Suppose you're attempting to scrape a slab of HTML that looks a bit like this:
<tr class="oddRow"> <td> <a href="/ukpga/2018/21/contents/enacted">Domestic Gas and Electricity (Tariff Cap) Act 2018</a> </td> <td> <a href="/ukpga/2018/21/contents/enacted">2018 c. 21</a> </td> <td>UK Public General Acts</td> </tr> <tr> <td> <a href="/ukpga/2018/20/contents/enacted">Northern Ireland Budget Act 2018</a> </td> <td> <a href="/ukpga/2018/20/contents/enacted">2018 c. 20</a> </td>
The bit you're looking to scrape is contained in
<a> tag that sits as a child of the
<td> tag, i.e.
Northern Ireland Budget Act 2018.
Now, for all you know, there are going to be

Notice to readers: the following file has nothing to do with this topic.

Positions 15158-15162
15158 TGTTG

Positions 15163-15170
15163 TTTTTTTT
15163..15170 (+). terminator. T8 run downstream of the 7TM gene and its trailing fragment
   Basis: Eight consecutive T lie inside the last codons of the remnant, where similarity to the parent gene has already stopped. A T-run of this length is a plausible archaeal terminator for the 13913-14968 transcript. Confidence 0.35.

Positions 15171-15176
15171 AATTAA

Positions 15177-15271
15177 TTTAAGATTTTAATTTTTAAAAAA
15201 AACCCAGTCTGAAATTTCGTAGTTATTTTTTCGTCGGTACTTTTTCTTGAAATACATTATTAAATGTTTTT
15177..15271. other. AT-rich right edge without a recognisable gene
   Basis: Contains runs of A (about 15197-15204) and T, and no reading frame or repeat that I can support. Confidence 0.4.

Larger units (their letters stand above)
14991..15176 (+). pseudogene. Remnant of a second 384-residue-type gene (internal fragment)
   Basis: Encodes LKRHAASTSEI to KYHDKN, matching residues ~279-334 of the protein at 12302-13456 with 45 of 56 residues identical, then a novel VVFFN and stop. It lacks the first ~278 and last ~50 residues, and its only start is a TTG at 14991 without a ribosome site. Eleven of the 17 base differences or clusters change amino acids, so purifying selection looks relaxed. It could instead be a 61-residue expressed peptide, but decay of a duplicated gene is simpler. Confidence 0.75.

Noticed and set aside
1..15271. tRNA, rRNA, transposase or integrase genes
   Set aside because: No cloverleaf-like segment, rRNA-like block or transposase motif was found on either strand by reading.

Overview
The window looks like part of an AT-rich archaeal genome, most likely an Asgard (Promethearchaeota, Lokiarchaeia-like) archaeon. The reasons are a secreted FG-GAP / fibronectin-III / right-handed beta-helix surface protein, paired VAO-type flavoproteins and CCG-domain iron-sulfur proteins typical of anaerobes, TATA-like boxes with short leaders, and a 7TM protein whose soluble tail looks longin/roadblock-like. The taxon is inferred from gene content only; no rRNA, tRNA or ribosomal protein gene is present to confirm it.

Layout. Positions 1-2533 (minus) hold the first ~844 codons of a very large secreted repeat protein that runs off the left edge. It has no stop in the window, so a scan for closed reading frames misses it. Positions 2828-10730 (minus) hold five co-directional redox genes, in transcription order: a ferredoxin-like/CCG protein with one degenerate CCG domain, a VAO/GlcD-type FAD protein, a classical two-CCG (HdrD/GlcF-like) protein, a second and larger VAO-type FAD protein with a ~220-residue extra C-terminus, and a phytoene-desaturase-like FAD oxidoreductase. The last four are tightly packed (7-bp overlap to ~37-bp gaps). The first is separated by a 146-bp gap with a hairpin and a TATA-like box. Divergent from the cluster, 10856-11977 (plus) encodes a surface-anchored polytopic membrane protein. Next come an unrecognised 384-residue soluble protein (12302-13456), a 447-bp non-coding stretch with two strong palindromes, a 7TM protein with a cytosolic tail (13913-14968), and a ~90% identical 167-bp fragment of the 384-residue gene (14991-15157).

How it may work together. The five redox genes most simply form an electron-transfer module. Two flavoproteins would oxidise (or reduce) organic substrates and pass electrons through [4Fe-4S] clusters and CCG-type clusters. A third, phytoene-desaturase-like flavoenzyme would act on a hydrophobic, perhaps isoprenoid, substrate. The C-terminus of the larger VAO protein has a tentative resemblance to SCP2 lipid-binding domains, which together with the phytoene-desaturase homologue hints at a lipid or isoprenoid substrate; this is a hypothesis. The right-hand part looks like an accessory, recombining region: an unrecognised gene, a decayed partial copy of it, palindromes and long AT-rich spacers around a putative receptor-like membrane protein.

<a> elements all over the page, many of which you have no interest in. Because of this, something like
stuff = soup.find_all('a') is no good.
What you really need to do is limit your scrape to only those
<a> tags that have a
<td> tags as its parent.
Here's how you do it:
td = soup.find_all('td') # Find all the td elements on the page for i in td: # call .findChildren() on each item in the td list children = i.findChildren("a" , recursive=True) # Iterate over the list of children calling accessing the .text attribute on each child for child in children: what_i_want = child.text